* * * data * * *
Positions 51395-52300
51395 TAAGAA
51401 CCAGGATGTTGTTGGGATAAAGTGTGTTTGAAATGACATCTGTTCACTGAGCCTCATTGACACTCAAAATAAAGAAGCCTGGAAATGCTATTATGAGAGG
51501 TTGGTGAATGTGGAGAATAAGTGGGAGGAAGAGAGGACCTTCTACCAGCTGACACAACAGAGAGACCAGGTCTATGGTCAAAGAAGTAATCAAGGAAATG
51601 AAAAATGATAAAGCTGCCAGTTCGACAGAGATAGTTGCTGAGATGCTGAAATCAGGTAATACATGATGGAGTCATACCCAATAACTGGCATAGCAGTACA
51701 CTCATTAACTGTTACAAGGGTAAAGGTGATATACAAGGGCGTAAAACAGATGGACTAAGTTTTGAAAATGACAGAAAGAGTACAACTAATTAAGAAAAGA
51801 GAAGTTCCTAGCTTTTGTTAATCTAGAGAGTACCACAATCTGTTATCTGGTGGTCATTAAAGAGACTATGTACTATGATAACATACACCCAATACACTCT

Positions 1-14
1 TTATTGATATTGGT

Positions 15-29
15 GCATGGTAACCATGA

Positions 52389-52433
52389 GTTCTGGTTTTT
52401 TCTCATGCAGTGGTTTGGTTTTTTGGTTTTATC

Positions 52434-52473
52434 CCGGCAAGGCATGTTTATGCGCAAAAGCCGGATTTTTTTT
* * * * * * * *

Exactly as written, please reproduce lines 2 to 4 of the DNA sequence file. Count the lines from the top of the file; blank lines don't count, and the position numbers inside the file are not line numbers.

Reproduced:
51395 TAAGAA
51401 CCAGGATGTTGTTGGGATAAAGTGTGTTTGAAATGACATCTGTTCACTGAGCCTCATTGACACTCAAAATAAAGAAGCCTGGAAATGCTATTATGAGAGG
51501 TTGGTGAATGTGGAGAATAAGTGGGAGGAAGAGAGGACCTTCTACCAGCTGACACAACAGAGAGACCAGGTCTATGGTCAAAGAAGTAATCAAGGAAATG